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Aussies have psychological hold over Proteas: Warne

Published: Thursday, January 30, 2003, 21:48 [IST]
 
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Melbourne: Shane Warne has cranked up the mind games ahead of cricket's World Cup, saying the Australians have a psychological hold over tournament fancies South Africa. Australia does not encounter South Africa in pool matches but the defending champions and the hosts are tipped to meet in the semi-finals or final. The wily leg spinner was keen to emphasise the South Africans' short-comings as the Australian team left here on Thursday for Johannesburg. "We've definitely got a psychological hold over South Africa," Warne said on Thursday.

"The results prove that in all the different forms and the major games we've played against them. When it's got to the crunch we've managed to beat them or they've been in a winning situation and we've come back to win." It was a none-too-subtle Warne reminder of Australia's tied 1999 World Cup semi- final against the Proteas in Birmingham, in which a last-over run-out helped the Aussies advance to the final. Australia has beaten South Africa in subsequent home and away Test series, with the memory of the 1999 World Cup an often used Aussie ploy to unsettle the Proteas in tight games.

Opener Matthew Hayden said the 1999 result would work to Australia's advantage rather than South Africa's, despite the fact the hosts would be desperate for revenge. But he warned that Australia should also aim to create a fresh psychological weapon to beat South Africa, and may find it at this World Cup. "The 1999 result is our advantage. We've got up in that situation and used that in the past against them as well," Hayden said.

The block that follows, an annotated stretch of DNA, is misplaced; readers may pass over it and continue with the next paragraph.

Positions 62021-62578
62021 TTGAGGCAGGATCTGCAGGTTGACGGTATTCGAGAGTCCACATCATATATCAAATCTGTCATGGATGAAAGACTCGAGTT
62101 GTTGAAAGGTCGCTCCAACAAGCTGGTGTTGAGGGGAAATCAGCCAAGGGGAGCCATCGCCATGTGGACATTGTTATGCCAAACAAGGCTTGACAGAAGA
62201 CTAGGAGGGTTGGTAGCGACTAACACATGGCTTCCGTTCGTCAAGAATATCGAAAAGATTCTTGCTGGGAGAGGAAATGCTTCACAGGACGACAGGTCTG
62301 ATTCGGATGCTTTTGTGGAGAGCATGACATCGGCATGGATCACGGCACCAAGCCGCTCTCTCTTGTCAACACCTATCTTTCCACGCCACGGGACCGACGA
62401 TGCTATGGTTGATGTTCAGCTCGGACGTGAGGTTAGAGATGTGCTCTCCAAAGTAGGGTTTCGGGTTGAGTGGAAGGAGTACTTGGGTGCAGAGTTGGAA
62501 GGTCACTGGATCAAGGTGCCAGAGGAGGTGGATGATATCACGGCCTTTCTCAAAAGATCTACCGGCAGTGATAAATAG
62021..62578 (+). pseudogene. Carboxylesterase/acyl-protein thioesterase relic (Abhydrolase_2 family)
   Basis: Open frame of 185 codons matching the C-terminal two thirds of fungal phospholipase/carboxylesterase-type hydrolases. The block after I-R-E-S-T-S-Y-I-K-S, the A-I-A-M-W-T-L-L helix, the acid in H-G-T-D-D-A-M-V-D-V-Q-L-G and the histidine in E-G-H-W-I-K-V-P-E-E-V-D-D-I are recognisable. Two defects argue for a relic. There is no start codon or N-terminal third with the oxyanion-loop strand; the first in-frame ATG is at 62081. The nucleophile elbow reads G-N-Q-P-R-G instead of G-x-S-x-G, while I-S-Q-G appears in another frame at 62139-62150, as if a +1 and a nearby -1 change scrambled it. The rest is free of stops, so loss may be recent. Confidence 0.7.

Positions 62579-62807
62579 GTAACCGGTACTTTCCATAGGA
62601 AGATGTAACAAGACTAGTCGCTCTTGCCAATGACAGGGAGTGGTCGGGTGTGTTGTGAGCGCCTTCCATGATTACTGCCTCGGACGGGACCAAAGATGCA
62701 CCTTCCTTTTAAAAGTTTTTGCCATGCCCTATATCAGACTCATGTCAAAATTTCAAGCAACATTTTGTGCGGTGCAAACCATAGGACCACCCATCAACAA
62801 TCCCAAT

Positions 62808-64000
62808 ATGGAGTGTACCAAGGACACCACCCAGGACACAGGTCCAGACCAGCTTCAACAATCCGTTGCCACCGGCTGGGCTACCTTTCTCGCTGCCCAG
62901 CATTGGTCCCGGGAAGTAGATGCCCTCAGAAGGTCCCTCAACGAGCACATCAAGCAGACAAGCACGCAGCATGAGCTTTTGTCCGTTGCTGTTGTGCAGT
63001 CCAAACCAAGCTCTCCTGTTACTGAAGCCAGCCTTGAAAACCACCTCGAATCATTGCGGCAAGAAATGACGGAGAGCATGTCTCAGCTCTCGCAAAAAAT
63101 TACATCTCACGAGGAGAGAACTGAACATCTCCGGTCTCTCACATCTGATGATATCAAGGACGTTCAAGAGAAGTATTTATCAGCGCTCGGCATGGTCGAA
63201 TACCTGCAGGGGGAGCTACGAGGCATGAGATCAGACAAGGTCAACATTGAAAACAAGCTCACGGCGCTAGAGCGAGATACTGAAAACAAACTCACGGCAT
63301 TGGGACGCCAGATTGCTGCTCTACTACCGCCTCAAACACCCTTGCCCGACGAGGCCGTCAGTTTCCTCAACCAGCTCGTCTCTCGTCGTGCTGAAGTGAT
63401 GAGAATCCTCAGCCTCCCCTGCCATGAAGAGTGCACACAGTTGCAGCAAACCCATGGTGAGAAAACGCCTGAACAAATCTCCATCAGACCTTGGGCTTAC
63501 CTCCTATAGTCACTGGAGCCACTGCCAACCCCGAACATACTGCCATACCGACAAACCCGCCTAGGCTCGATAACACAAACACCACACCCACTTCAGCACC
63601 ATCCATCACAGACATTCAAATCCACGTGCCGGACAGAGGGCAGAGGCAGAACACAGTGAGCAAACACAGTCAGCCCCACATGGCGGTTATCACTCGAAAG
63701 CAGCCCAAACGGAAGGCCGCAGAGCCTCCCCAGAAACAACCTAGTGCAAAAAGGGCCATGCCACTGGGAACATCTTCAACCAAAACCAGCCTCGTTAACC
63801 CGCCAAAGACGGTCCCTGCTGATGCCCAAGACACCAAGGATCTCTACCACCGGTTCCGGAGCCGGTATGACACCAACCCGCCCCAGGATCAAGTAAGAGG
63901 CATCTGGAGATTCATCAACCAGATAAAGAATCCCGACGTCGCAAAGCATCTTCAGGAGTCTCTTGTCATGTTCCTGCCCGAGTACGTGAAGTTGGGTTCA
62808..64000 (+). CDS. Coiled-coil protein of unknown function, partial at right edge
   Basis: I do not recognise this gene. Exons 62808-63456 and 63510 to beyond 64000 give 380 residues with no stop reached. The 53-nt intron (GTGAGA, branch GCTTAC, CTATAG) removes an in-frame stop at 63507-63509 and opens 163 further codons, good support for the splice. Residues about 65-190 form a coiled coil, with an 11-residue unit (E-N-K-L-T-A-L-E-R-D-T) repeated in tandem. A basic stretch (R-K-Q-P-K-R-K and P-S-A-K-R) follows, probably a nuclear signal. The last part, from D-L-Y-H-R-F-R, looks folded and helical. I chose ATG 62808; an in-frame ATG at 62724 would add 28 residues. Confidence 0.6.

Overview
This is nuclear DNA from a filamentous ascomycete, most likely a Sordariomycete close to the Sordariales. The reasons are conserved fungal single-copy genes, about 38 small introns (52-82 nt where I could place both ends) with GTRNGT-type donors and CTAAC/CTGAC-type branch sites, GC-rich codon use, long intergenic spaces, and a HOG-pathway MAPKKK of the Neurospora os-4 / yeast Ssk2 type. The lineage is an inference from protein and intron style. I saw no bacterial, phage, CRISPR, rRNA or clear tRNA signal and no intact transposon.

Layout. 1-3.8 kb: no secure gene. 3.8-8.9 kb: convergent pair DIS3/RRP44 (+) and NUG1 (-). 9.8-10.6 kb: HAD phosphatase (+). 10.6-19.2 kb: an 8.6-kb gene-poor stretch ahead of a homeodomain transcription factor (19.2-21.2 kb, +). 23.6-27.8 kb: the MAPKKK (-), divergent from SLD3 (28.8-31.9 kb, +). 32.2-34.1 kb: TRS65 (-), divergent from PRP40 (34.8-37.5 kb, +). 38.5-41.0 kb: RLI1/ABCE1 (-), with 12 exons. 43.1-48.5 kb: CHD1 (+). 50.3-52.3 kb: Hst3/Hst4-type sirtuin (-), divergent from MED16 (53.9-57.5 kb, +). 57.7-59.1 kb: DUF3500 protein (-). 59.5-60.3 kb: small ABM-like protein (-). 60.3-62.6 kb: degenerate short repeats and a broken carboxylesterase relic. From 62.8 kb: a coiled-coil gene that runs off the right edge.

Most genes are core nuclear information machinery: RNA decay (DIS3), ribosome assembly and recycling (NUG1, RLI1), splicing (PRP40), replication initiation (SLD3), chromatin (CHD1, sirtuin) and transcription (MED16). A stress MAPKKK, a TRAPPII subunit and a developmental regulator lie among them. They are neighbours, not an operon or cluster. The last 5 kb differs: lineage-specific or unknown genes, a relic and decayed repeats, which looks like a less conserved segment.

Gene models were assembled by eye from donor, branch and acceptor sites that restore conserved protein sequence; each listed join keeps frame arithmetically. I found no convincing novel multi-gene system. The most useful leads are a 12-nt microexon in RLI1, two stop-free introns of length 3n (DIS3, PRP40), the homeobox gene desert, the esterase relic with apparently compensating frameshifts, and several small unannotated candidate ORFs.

"But perhaps that's wearing a little bit thin as a strategy for Australia. We need to move on and look to really take them apart in some other way." One-day batting specialist Michael Bevan believes he could be fit for Australia's World Cup opener against Pakistan on February 11 in Johannesburg despite doctors saying he would probably miss the first two games of the tournament. Bevan said his injured groin was responding well to treatment, but admitted he was more likely to return for Australia's second match, against India on February 15.

Australia's batting stocks for the Pakistan game would be boosted immeasurably if Bevan was fit, with Darren Lehmann out of the match, the last of his five-match racial vilification suspension. "The leg's coming along well, so fingers crossed I'll be ready for the first or second game," Bevan said. "Every day it's improving which is a great sign. I think at this stage I'm looking to the India match, but if all goes well, I'd like to think Pakistan's not out of reach as well."

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